Latest meeting to end legislative stalemate on accord fails again
March 29, 2014, 12:09 am TWN
TAIPEI--Taiwan's majority and minority legislators failed again Friday to figure out how to end the standoff over a controversial trade-in-services agreement with China that has essentially paralyzed the lawmaking body.
Legislative Speaker Wang Jin-pyng, who presided over the meeting, the fourth between representatives of rival legislative caucuses on the issue since March 24, asked all parties to keep the public's welfare in mind and use their wisdom to submit feasible proposals.
He also said he will convene another meeting Saturday afternoon, though it may not be attended by the opposition Democratic Progressive Party.
“At this critical moment for the country, all sides have to address the stalemate and work together to find a solution and regain public trust,” Wang said.
On rallies aimed at endorsing and opposing the controversial pact, Wang called for calm, rationality, self restraint, and tolerance and respect for different views.
The ruling Kuomintang (KMT) reaffirmed its stance that it is willing to have the pact returned to committee and have it reviewed and voted upon article-by-article.
But it insisted that the review must be presided over by Wang and that the DPP must agree not to filibuster the review process.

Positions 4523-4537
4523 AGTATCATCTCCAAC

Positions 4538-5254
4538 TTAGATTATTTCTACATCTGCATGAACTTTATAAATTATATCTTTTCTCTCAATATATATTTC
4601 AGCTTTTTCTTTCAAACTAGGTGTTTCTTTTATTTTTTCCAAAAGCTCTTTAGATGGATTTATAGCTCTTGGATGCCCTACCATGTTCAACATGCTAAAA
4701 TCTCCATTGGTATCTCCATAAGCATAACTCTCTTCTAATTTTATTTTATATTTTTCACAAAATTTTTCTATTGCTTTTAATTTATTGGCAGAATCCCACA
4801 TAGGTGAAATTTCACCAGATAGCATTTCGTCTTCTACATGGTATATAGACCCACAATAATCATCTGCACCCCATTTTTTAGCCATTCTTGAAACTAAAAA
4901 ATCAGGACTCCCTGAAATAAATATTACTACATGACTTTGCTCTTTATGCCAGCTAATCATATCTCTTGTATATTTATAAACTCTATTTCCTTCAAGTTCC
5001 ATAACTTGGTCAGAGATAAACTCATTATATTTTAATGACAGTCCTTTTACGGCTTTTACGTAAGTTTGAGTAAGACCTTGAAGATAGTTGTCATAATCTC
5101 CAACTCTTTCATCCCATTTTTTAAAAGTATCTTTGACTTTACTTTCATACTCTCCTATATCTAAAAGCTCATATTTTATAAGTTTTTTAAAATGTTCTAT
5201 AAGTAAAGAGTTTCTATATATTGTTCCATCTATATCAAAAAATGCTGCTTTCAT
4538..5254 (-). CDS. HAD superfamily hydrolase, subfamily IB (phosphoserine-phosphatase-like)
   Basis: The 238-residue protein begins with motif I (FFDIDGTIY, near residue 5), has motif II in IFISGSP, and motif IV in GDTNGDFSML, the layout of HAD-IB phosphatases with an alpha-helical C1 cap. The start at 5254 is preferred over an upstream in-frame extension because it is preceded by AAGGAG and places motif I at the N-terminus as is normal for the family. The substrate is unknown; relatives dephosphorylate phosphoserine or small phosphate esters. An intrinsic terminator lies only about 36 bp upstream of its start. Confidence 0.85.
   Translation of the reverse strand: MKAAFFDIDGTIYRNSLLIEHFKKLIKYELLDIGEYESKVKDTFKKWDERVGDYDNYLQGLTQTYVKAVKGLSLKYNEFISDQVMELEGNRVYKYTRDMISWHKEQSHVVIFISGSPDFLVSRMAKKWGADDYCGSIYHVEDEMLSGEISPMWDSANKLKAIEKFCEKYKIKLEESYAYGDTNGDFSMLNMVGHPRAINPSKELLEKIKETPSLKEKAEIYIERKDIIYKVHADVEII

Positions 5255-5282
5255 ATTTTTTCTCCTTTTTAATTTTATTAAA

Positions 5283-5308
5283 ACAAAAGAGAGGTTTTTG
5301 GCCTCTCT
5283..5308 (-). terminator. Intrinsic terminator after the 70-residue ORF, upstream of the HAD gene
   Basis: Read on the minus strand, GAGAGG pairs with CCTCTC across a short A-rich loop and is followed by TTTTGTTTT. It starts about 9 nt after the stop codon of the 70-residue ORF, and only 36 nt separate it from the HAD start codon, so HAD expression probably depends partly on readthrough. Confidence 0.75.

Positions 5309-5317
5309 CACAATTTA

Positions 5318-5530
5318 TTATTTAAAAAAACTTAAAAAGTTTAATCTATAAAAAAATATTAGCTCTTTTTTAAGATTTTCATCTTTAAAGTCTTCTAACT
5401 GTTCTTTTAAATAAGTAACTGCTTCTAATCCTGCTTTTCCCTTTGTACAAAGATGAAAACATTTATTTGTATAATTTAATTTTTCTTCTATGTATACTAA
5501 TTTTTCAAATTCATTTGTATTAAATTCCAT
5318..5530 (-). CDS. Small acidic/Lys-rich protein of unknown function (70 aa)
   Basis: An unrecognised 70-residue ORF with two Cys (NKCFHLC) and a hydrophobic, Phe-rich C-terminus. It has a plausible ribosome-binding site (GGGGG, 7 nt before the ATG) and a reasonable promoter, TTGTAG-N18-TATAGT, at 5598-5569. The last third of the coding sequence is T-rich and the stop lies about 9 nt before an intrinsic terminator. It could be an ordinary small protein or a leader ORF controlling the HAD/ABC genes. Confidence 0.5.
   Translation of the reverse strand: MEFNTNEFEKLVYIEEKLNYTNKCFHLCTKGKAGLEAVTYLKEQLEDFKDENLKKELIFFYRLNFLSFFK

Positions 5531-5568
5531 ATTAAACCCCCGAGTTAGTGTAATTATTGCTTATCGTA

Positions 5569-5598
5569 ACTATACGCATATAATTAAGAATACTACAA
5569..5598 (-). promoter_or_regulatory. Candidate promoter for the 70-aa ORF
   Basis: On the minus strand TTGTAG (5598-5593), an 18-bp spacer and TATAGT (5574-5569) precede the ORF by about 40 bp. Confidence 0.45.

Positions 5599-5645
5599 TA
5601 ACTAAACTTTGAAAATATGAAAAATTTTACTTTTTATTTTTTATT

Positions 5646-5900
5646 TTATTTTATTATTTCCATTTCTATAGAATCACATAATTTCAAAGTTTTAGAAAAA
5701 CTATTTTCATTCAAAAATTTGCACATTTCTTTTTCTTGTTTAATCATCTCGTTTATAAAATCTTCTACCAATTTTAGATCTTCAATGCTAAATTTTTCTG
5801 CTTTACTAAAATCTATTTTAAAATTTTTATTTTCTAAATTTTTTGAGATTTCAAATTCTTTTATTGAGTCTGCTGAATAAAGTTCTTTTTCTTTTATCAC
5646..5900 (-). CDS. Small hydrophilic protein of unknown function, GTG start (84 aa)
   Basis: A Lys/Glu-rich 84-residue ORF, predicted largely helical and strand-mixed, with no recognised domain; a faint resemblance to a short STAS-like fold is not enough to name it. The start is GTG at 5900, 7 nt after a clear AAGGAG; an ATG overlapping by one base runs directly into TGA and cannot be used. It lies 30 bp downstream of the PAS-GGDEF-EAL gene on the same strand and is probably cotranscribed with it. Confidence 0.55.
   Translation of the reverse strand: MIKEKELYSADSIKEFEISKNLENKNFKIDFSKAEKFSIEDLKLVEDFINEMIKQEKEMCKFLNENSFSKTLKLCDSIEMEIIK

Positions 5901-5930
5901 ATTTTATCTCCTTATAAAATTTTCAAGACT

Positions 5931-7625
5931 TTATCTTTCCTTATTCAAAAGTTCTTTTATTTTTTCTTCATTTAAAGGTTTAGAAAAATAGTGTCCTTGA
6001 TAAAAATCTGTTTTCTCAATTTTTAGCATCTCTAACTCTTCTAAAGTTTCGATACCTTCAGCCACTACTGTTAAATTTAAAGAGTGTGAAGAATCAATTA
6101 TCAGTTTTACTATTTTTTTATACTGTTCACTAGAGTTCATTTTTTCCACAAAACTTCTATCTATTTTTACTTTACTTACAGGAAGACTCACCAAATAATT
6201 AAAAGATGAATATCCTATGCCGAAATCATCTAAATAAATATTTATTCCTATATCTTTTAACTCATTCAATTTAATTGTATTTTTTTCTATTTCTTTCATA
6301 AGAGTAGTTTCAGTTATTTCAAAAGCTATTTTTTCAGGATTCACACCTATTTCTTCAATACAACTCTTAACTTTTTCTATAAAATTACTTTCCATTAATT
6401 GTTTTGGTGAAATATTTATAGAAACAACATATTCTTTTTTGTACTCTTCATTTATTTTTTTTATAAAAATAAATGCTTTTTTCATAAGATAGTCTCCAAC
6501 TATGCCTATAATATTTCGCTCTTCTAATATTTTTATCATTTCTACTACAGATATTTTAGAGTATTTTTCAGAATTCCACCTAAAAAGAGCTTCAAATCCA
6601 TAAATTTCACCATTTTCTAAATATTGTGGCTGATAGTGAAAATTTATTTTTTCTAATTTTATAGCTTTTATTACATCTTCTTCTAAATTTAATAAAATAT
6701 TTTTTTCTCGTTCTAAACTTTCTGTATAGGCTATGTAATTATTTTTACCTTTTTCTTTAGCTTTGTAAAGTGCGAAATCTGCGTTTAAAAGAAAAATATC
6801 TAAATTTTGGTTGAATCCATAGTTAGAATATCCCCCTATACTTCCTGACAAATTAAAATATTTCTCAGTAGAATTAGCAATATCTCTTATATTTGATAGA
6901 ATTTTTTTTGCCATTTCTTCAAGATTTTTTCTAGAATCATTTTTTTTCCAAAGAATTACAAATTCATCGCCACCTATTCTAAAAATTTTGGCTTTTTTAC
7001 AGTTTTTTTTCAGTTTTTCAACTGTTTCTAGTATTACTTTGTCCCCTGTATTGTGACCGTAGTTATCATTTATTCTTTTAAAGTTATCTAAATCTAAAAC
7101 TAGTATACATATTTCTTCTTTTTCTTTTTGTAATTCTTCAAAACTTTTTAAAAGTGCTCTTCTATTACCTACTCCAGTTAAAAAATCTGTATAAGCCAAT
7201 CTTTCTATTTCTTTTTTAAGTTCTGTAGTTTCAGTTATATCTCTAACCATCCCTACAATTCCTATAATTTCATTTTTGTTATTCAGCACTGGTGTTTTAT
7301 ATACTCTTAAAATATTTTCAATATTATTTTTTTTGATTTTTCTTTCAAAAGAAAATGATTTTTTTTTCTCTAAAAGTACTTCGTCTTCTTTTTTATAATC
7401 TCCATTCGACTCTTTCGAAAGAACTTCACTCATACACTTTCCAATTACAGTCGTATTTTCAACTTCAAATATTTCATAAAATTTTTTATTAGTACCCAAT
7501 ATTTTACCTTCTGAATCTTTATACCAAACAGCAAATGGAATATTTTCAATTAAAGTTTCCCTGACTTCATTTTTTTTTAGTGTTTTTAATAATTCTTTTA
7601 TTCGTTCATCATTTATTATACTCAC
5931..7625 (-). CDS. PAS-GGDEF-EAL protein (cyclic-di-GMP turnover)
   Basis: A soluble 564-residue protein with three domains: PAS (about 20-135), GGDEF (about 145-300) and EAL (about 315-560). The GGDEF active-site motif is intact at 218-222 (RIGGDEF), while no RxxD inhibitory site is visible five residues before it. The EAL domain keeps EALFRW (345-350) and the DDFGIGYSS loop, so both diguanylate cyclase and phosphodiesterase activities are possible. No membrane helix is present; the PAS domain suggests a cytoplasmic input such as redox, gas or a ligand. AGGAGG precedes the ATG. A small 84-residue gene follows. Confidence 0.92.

KMT Legislator Lin Hung-chih said a revision of existing acts to monitor future cross-strait agreements should be held simultaneously with the review of the trade-in-services agreement.
Lin said the KMT legislative caucus has proposed a series of compromises to enable society to return to normal and the operations of the Legislature to get back on track.
The DPP, however, said it will not attend Saturday's meeting.
Ker Chien-ming, a DPP caucus whip, said the KMT is still setting preconditions and showed no sincerity in the meeting.
He stressed that President Ma Ying-jeou had to respond directly to demands by the students who have occupied the Legislature since March 18 and society for a coordination meeting to be meaningful.
The students have demanded that a new law aimed at closely monitoring all cross-strait agreements be in place before the screening of the services pact begins.